Emiel and his team interviewed local residents and organised group discussions in ten villages in the area, to get a broader sense of how people perceived poisoning, and to attempt to measure its prevalence. Given the sensitive nature of the behaviour, they used a mixed methods approach drawing on theory from social psychology, sensitive questioning techniques, and triangulating multiple data sources. Their conclusions have important implications for managing poisoning in Preah Vihear province, and for studying sensitive behaviours in other contexts.
1. The who, what, where, when, and why, of wildlife poisoning
“In the dry season, when the waterholes are dry, I put the poison in a coconut shell. It is a powder which I dissolve in the water and put in the shell […]. Using this poison, I used to catch a lot of birds, maybe five or six each time, and I would try three times in one season.”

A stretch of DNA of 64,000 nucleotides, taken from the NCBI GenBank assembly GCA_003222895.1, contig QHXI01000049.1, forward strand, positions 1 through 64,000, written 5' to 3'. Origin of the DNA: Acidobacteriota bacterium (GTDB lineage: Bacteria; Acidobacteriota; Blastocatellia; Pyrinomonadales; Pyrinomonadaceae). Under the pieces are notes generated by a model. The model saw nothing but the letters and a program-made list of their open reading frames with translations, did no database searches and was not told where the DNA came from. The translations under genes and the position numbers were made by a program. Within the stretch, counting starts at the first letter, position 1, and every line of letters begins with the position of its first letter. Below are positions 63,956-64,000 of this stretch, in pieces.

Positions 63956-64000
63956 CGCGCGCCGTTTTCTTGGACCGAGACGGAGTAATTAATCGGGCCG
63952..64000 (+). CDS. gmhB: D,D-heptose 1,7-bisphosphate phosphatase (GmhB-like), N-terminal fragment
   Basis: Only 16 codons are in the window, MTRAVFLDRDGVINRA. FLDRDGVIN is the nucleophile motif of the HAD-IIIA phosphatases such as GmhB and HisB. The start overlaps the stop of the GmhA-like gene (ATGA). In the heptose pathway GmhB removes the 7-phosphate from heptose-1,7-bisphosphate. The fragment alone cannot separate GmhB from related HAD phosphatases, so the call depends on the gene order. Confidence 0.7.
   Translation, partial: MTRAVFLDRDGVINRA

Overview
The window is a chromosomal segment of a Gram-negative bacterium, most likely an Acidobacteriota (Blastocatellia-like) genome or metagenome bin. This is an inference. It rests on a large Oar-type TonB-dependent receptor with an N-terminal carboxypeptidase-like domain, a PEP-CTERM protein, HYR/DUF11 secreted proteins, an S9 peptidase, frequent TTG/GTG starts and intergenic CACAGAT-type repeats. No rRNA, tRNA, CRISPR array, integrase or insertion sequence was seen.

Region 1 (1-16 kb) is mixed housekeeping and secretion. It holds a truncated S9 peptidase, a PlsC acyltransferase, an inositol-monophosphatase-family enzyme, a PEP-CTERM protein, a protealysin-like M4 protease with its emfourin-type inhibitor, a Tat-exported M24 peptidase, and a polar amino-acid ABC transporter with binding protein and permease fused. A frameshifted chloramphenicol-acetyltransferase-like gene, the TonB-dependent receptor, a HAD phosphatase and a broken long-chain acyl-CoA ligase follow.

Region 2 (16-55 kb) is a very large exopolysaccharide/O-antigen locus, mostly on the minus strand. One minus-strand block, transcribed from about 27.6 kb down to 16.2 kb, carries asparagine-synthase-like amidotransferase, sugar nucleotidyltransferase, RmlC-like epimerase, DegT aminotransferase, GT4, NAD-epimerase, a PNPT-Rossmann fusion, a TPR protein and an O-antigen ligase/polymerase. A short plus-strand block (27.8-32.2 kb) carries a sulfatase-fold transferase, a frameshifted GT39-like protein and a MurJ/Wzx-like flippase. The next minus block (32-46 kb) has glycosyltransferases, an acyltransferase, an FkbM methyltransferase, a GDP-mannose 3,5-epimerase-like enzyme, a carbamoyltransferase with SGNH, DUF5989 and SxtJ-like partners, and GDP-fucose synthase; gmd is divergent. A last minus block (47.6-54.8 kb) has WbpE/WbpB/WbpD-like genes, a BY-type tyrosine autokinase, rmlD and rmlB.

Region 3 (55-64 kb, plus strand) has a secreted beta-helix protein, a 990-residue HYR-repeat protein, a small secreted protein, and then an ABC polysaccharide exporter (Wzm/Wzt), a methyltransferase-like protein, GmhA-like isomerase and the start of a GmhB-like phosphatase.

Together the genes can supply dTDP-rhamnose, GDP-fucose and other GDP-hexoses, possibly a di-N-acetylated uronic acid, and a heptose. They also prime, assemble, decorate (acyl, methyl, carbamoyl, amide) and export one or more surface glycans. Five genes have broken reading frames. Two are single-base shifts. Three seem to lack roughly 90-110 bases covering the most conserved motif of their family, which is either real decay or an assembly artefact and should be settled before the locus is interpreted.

This description is typical of practices documented in eight of the ten villages visited during the study. It is a method used to harvest wild meat, which is primarily consumed at home. It is considered extremely efficient, and easy to learn compared to methods such as setting traps or using guns. In the dry season, a lot of wildlife concentrates at waterholes which makes them easy targets. However, from a conservation perspective, this indiscriminate killing is concerning and witnesses reported that many important species have been affected. It is usually young men, perhaps up to the age of 30, who are using poisons, but we also heard about children playing with poisons and catching animals too. They might learn this from relatives in the village or from shopkeepers, who sometimes sell the poison repackaged in clear plastic bags for ~$0.25.